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Do we use THE before "said person" or "said thing" I think there should always be a "the" before "said anything" but because I read so many people just use "said anything" with out the article "the" , I am confused!

Person A: It's cold outside, you'll get sick, dumbo!
Person B: This line only works if said person is not wearing a jacket or some warm clothing!

Shouldn't it be" If THE said person is not wearing ....."

Thanks!
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Said person means the aforementioned person (the person named or mentioned previously, or I suppose, that you were just speaking about). It is not often heard in conversational English. It is used in legal documents or sometimes in sarcastic speech. It is the shortened form of "aforesaid" and operates as an adjective in that usage. Perhaps because, by definition, it is known who you are referring to, it doesn't need an article because it's operating as if it were taking the place of the person's name. At least that's how it works in legal documents; I'm not sure I follow the use in your example.
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KJinCali79 I'm not sure I follow the use in your example.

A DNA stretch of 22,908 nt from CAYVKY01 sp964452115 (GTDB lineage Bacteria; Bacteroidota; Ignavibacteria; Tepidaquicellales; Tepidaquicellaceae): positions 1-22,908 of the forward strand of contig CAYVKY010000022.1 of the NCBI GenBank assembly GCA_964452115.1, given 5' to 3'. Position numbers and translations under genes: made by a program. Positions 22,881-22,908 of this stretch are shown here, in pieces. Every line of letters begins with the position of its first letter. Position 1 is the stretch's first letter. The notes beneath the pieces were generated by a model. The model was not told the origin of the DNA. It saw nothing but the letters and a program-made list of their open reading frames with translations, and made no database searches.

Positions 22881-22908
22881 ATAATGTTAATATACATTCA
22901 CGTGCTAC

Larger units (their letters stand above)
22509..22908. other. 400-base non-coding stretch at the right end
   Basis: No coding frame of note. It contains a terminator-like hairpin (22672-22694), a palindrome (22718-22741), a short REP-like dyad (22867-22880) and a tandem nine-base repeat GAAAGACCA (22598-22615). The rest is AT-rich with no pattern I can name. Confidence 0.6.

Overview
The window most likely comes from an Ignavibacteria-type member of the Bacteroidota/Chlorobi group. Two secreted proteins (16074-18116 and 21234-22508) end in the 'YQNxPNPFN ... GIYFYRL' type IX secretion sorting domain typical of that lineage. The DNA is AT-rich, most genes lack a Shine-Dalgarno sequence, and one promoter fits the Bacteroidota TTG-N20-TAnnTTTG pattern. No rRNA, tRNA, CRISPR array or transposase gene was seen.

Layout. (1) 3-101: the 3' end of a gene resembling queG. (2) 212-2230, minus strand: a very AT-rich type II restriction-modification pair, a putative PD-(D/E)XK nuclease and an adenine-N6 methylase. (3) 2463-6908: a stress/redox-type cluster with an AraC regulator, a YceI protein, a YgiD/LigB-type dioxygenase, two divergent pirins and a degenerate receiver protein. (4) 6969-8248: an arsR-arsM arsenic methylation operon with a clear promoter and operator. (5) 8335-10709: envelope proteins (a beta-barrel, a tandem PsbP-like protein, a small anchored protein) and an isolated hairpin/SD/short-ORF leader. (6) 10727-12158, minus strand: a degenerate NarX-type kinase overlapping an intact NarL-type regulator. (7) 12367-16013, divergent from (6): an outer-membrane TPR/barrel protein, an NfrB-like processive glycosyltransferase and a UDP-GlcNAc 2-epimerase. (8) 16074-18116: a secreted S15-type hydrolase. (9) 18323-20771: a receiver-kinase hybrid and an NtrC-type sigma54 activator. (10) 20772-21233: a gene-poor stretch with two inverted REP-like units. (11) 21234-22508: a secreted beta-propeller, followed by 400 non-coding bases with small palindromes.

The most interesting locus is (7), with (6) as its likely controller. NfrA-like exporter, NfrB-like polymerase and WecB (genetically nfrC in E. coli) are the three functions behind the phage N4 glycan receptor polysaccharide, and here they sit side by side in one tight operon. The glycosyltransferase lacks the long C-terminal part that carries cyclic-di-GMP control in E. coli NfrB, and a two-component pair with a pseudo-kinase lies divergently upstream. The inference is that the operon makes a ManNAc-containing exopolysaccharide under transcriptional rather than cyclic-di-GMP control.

You are not alone. It doesn't work. There is no 'said person'.
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fivejedjon KJinCali79 I'm not sure I follow the use in your example.You are not alone. It doesn't work. There is no 'said person'.


I have no clue, some body please help me out Emotion: sad
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With or without the definite article, 'said person' does not work in your sentence.
DibI have no clue, some body please help me out
Person A: It's cold outside, you'll get sick, dumbo!
Person B: This line only works if said person is not wearing a jacket or some warm clothing!

Meaning:

Person B: This line only works if the person we already referred to is not wearing a jacket or some warm clothing.

This doesn't work because there is no person that A and B have already referred to within this dialog.

If you think that there is such a person in the form of "you" (you'll get sick), then let me say that the referent of this "you" is unclear. Two possibilities immediately come to mind.

Person B refers to "this line" as if everything Person A just said is merely an example of something that could be said; therefore, "you" would refer to someone unknown, vague, and general, outside the scope of this dialog. That certainly can't count as a person already referred to.

If, however, Person A is addressing B directly, then "you" is B, and "said person" won't work at all because B would, in this case, say ... if I am not wearing a jacket ... because "said person" can't be used to refer to oneself.

So in neither of these two cases does it make sense to think of "you" as the person already referred to.

But except for "you", there is no other candidate for the person already referred to, so the reference "said person" is floating in space, referring to nothing.

CJ